Treating Warts
By Virginia Pediatric Group
April 01, 2020
Category: Child Safety
Tags: Warts  

Warts are common, benign bumps that develop on the skin as a result of a viral infection known as the human papillomavirus (HPV). Warts are pretty common in children and can develop just about anywhere on the body; however, they are most often found on the face, feet, and hands. Generally, warts usually don’t cause any problems and will go away on their own, but if you don’t want to wait a pediatrician can offer effective wart removal options.

Types of Warts

There are different kinds of warts that can develop. These warts include:

  • Common warts: these rough bumps are often found on the elbows, fingers, and hands and are usually gray in appearance. If you look closely at the bump you may also notice small black dots.
  • Flat warts: these smooth warts are often pink or light brown and most often develop on the face
  • Plantar warts: these warts develop on the soles of the feet, which can be very uncomfortable for your child, especially when walking
  • Palmar warts: just as plantar warts develop on feet, palmar warts develop on the hands

Treating Warts

While warts will go away without treatment it can take months or even years. If your child is embarrassed by the wart, if your child is dealing with multiple warts or if the wart is causing discomfort or pain then this warrants seeing a pediatrician. There are many ways in which a pediatrician can remove the wart.

Your child’s best treatment option will depend on the size, location, type, and number of warts. While there are certainly over-the-counter medications that you can try (these medications should not be used on certain areas of the body including the face), a pediatrician will be able to provide you with safe, effective treatment under proper medical supervision.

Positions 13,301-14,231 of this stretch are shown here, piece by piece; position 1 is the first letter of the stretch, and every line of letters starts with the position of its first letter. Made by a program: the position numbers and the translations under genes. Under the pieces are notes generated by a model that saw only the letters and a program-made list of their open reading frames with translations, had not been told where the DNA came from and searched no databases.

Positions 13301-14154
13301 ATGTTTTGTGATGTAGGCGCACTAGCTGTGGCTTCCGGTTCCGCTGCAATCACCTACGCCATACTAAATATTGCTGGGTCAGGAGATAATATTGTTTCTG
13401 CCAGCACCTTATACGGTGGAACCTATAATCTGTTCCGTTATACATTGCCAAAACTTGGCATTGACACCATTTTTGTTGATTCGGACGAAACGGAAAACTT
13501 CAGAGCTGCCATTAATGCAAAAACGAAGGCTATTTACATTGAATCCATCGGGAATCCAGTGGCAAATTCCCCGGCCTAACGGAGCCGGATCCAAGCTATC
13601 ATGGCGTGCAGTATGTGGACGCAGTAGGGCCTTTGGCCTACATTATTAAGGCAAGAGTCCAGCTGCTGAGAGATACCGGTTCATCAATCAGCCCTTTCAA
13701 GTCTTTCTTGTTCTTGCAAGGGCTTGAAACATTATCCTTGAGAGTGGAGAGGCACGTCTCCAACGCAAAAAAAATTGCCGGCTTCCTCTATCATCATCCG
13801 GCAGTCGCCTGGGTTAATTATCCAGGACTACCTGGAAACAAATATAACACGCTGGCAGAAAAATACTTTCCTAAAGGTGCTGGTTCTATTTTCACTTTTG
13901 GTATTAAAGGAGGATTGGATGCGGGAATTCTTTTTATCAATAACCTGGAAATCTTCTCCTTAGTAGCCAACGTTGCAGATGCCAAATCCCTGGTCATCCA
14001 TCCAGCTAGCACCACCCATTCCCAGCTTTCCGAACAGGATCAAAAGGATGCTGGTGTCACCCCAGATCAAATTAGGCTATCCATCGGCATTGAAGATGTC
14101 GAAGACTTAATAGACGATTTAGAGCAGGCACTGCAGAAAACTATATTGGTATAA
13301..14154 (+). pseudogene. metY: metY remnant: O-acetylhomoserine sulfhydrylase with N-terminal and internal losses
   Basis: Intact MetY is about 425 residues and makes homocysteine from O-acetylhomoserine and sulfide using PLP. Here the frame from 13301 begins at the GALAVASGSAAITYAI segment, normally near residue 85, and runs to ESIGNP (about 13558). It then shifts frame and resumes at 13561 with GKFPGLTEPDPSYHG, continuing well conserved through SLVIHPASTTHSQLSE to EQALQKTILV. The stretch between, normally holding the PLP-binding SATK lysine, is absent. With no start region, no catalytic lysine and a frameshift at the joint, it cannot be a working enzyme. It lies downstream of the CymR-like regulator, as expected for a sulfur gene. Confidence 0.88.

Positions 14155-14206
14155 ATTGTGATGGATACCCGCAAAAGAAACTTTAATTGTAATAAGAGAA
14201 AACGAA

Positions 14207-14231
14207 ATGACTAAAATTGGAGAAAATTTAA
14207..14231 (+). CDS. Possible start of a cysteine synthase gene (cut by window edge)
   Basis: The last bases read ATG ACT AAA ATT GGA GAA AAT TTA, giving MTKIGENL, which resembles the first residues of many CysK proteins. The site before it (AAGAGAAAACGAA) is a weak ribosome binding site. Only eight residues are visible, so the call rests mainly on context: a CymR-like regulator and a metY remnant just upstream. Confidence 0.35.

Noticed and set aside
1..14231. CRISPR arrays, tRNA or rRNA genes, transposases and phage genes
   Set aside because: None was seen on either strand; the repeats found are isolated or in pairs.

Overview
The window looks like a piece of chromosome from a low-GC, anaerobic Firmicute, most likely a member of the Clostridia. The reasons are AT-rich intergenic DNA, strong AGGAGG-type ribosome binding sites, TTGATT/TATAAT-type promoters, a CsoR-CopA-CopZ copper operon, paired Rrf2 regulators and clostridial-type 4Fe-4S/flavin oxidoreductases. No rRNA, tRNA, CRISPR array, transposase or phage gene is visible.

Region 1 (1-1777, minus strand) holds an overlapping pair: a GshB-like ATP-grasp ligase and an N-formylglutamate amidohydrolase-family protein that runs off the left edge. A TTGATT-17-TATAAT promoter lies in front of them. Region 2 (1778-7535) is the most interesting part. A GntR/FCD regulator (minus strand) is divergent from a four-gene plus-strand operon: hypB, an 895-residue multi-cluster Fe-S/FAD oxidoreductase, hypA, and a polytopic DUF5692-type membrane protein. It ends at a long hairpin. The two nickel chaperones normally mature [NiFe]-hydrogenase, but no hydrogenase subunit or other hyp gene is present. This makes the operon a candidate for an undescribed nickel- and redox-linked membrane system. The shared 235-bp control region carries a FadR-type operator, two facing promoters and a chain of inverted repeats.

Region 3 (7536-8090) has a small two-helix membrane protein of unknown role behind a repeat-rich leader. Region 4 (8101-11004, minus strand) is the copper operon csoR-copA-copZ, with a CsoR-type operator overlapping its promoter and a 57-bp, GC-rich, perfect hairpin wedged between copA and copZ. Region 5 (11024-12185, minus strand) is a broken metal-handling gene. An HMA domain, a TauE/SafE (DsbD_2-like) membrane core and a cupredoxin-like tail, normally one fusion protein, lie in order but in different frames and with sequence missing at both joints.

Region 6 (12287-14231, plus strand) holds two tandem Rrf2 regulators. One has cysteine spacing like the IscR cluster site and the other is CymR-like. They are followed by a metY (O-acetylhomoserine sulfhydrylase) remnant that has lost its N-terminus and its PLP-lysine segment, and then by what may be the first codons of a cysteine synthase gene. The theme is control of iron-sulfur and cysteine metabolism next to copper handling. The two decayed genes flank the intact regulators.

Common wart removal options include:

  • Cryotherapy: freezing the wart with liquid nitrogen (a very common wart removal technique)
  • Salicylic acid: a doctor can also provide a strong prescription solution that contains salicylic acid (this can be applied at home as per your pediatrician’s instructions)
  • Laser: sometimes laser therapy is used to target and destroy the wart

Usually the wart will fall off within a few days after treatment, but sometimes more than one treatment session is necessary to successful remove the growth.

If your child has plantar warts or warts in embarrassing places then they will most likely need to turn to their pediatrician to treat the problem. Call your children’s doctor today and let them know that you want to discuss wart removal options for your child or teen.

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